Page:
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Injuries, treatment and the trenches

What challenges did medics face on the Western Front?


The range of weapons used meant there was a variety of ways men could be wounded. New techniques were developed to help treat injuries. 



Presentation + Life Stories + Activity = Your Lesson!

1
Introductory Presentation

Use this ready-made PowerPoint to introduce Lives of the First World War to your class.

Download (14MB)
2
Choose your Life Stories

Pick Life Stories to investigate and download the Powerpoint containing primary sources relating to that person.

Life Stories
3
Follow the Activity

Take a look at our suggested activities to try with your class, as well as other IWM resources that relate to the theme.

Activities
Next step

Use Lives of the First World War to research names on your local war memorial - this could be a school memorial to former pupils, or a town or community monument.

Create a Community

Recommended Life Stories

We have selected Life Stories connected to this theme. Download the pack of sources connected to the Life Story.

Photo of Charles James Frampton

Charles James Frampton

Charles suffered a shrapnel wound, which became infected

Download Pack
Photo of Beryl Butterworth Hutchinson

Beryl Butterworth Hutchinson

Beryl was a member of the First Aid Nursing Yeomanry

Download Pack
Photo of Harold Delf Gillies

Harold Delf Gillies

Harold developed new techniques in plastic surgery

Download Pack
Photo of Ethel Mary Smyth

Ethel Mary Smyth

Ethel trained as a radiographer in France

Download Pack
Photo of Robert Jones

Robert Jones

Robert Jones continued the work of his uncle Hugh Owen Thomas, who invented the Thomas Splint

Download Pack
Photo of Geoffrey Langdon Keynes

Geoffrey Langdon Keynes

Geoffrey created a portable machine which stored blood for transfusions

Download Pack

Suggested Activities

1. Use the facts, images, evidence and stories on Life Story pages to compare and contrast individual experiences - think about similarities and differences between these people’s lives.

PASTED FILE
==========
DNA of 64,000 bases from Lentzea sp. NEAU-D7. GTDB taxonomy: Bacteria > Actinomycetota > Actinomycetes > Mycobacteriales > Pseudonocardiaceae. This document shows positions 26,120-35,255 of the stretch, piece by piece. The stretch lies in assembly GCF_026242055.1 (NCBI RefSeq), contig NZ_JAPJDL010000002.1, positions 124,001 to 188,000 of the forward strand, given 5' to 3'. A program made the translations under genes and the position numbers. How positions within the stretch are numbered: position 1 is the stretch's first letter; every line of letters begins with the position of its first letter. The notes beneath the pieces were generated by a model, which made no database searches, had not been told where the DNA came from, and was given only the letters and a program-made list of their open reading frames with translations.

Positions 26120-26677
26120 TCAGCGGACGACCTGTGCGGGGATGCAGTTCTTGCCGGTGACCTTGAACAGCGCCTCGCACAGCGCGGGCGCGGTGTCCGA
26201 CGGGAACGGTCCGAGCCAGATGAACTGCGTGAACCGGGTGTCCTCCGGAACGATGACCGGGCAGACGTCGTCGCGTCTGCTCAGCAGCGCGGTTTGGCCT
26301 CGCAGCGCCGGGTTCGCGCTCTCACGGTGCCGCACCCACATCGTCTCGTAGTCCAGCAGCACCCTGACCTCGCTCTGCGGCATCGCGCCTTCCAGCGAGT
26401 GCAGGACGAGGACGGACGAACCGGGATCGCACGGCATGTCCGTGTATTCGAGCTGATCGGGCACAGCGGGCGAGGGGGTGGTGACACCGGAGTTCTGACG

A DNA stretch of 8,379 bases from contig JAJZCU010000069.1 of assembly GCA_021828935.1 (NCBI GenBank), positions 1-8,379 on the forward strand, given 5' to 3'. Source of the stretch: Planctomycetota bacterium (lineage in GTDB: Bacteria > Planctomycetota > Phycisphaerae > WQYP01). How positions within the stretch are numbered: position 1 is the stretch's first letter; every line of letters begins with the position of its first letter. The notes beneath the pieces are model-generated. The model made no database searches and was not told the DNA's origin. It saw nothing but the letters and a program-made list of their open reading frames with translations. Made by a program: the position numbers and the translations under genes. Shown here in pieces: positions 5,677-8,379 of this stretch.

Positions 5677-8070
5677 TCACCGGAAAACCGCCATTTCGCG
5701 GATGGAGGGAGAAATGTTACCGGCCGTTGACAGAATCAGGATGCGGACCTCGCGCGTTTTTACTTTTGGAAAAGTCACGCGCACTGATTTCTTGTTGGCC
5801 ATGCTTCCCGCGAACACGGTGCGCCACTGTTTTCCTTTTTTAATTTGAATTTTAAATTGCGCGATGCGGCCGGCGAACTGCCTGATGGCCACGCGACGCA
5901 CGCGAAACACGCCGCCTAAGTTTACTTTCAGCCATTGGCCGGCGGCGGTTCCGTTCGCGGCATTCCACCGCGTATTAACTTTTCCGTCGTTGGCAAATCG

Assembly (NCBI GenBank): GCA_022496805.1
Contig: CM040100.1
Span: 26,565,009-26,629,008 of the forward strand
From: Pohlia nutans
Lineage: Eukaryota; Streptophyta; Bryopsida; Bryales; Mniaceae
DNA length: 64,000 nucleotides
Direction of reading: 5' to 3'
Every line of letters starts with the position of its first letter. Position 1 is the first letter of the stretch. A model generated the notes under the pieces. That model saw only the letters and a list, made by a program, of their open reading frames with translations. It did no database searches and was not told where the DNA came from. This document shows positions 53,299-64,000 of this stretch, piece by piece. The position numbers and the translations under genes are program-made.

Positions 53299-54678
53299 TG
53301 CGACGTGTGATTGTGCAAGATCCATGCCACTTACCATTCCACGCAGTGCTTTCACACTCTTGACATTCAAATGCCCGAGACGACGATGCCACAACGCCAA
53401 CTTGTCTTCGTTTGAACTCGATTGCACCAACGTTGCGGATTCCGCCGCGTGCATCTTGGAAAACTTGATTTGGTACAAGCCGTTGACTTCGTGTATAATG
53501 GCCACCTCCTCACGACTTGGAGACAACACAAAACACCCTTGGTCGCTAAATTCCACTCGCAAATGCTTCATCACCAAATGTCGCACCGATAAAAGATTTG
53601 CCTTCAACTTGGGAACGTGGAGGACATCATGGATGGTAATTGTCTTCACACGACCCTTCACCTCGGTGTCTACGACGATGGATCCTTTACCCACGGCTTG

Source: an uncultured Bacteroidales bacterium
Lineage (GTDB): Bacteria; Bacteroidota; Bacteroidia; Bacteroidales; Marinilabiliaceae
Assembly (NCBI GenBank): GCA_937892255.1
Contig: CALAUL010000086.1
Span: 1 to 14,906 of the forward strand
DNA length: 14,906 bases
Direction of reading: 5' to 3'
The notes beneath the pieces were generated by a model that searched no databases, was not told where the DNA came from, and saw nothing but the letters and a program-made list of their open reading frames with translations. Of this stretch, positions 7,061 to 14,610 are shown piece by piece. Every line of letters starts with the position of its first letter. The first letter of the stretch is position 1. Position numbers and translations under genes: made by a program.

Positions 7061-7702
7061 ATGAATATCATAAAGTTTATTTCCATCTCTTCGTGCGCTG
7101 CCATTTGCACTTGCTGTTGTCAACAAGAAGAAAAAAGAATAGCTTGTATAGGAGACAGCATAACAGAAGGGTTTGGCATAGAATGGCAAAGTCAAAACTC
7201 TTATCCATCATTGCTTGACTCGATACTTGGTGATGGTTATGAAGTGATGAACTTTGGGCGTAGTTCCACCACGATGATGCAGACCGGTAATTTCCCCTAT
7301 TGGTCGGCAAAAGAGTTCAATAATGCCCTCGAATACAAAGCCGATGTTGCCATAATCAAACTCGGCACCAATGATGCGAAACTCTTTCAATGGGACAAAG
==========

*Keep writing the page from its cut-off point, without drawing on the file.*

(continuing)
• What was their experience of injury and treatment?
  • What are the key themes in their stories? Consider concepts such as identity, separation, friendship, love, bravery and loss.

 

2. Study one of the primary sources in detail. When was it written, and for what purpose? What does it tell you about the person’s Life Story? Pick out details about their age, background and family. How does this information relate to their wartime experiences?

 

3. Create a mini exhibition based on one person’s story. Select three sources from the person’s Life Story page, and create a title and theme for the exhibition.

4. Encourage creative responses inspired by a Life Story, such as poetry, letters, art, drama, music, or dance.


Activity Resources

Supported by

The Charles Skey Charitable Trust

Testimonials

We used Lives of the First World War with Year 9 students in order to help them research a soldier. This inspired them to create an original piece of artwork, which we displayed in school.

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Help IWM piece together the Life Stories of over 8 million men and women from across Britain and the Commonwealth who served in uniform and worked on the home front during the First World War.

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